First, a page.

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Alex Murdaugh stumbles as he returns to court to fight for a new murder trial

Three-day evidentiary hearing to determine whether Murdaugh will be retried for June 2021 murders set to begin on 29 January

Andrea Cavallier
Tuesday 16 January 2024 22:51 GMT
Alex Murdaugh stumbles as he enters court

Alex Murdaugh stumbled over his feet as was escorted back into a South Carolina courtroom to fight for a new trial nearly a year after he was convicted of killing his wife and son.

The disgraced legal scion wore a bright orange jumpsuit and was handcuffed for his appearance at the pre-trial hearing on Tuesday, which was held to determine what evidence and witness testimony the court will hear later this month.

It appeared Murdaugh missed the last step leading into the courtroom, which sent the six-foot-four tall man off kilter for a brief second before he composed himself.

He faces a steep uphill battle in his push for a new murder trial after former South Carolina Supreme Court Justice Jean Toal limited witness questioning and set a high burden of proof surrounding accusations that the court clerk tampered with the jury during last year’s sensational proceedings, The Associated Press reported.

Murdaugh’s defence lawyers Jim Griffin and Dick Harpootlian, who appeared beside him at the pre-trial proceedings, filed the motion for a new trial alleging that Colleton County Clerk of Court Becky Hill pressured the jury into reaching a guilty verdict.

But Judge Toal said that even if the allegations were proven, the defence must also demonstrate that Ms Hill did so with prejudice against Murdaugh.

(Gavin McIntyre/The Post and Courier via AP, Pool)

Judge Toal took over the request for a new trial after the judge overseeing the case, Clifton Newman, recused himself late last year.

The state judge also said she would not ask about other wide-ranging accusations of wrongdoing against Ms Hill, including that the elected official misused public funds and plagiarised parts of her new book on the Murdaugh saga.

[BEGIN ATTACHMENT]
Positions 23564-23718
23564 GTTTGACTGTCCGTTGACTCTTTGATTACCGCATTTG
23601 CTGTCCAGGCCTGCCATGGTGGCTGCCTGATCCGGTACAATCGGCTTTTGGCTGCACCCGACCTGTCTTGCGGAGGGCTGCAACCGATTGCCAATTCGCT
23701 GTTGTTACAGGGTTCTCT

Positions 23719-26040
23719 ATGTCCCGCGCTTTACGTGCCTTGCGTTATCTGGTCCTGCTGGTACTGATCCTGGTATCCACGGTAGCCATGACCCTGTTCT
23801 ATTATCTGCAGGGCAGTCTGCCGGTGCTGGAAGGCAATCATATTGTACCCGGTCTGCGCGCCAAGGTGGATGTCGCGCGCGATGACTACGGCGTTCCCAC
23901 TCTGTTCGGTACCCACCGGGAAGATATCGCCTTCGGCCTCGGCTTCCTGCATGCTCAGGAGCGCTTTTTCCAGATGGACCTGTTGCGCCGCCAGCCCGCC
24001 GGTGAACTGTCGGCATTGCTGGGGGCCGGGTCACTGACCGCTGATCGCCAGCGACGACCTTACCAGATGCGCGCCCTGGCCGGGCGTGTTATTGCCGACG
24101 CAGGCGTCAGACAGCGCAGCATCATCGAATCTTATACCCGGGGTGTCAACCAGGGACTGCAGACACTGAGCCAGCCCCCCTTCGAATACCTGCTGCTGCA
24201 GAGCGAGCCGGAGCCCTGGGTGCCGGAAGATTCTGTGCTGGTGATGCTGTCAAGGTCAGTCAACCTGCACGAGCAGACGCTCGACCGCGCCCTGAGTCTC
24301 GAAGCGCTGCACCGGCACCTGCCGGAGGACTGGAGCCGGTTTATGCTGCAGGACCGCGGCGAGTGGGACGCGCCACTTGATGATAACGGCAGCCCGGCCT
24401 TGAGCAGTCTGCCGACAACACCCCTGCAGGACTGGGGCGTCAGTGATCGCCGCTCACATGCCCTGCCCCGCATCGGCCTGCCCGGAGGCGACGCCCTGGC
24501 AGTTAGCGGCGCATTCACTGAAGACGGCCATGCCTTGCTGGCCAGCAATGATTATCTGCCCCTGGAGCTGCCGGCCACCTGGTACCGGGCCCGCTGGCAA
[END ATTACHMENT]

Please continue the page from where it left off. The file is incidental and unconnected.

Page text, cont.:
The latest allegation arose during the pre-trial proceedings with Murdaugh’s defence lawyer Dick Harpootlian claiming that the court clerk told a colleague that a murder conviction would be good for her book sales.

“[Prosecutor Creighton Water] told me this morning that one of the assistants that worked for Hill during the trial was told by Ms Hill during the trial that a guilty verdict would be good for sales for the book,” Mr Harpootlian said of Ms Hill. “Motive: Selling books.”

Judge Toal ruled that the clerk must testify at the hearing but emphasised that this is not a “trial of Ms Hill.”

“I’m very, very reluctant to turn this hearing about juror contact into a wholesale exploration about every piece of conduct by the clerk alleged to have been improper on its own, indicative of her characteristics or personality, or anything of that nature,” she said.

“This is not the trial of Ms Hill,” she later added, emphasising that the inquiry is focused on the court clerk’s interactions with jurors and the jury’s ability to impartially reach a verdict.

Former South Carolina Supreme Court Justice Jean Toal on Tuesday limited witness questioning and set a high burden of proof surrounding accusations that the court clerk tampered with the jury (The State Newspaper, 2024)

Hill has denied all allegations of jury tampering, and prosecutors argue that Murdaugh’s defence team has weak evidence to prove their argument for a new trial.

State police are investigating the jury tampering and misuse of office allegations against Ms Hill but have not charged her with any crimes. Her attorneys did acknowledge last month, however, that she had submitted a BBC reporter’s writing to her co-author “as if it were her own words.”

Judge Toal struck another blow to the defence by blocking questions about what effect the jury tampering alleged by Murdaugh’s lawyers might have had on jury deliberations, The Associated Press reported. She will ask jurors only about its possible impact on their final conclusion, not how they reached their decision.

“No one — not myself or anyone else — is going to be asking a juror about the specifics of their deliberation,” Judge Toal said.

Rebecca ‘Becky’ Hill has denied all allegations of jury tampering (Colleton County)

She also ruled that neither the attorneys in the case nor Judge Newman will testify at the three-day evidentiary hearing to determine whether Murdaugh will be retried for the June 2021 murders of his wife, Maggie, and his son Paul, which is set to begin on 29 January.

Court television cameras will be allowed for the evidentiary hearings, but cameras cannot focus on the testifying jurors, who will be referred to by their number and not their names.

Murdaugh is serving life imprisonment without parole after a jury found him guilty last March of the double murder. He also faces an additional 27 years after pleading guilty in November to stealing millions of dollars.

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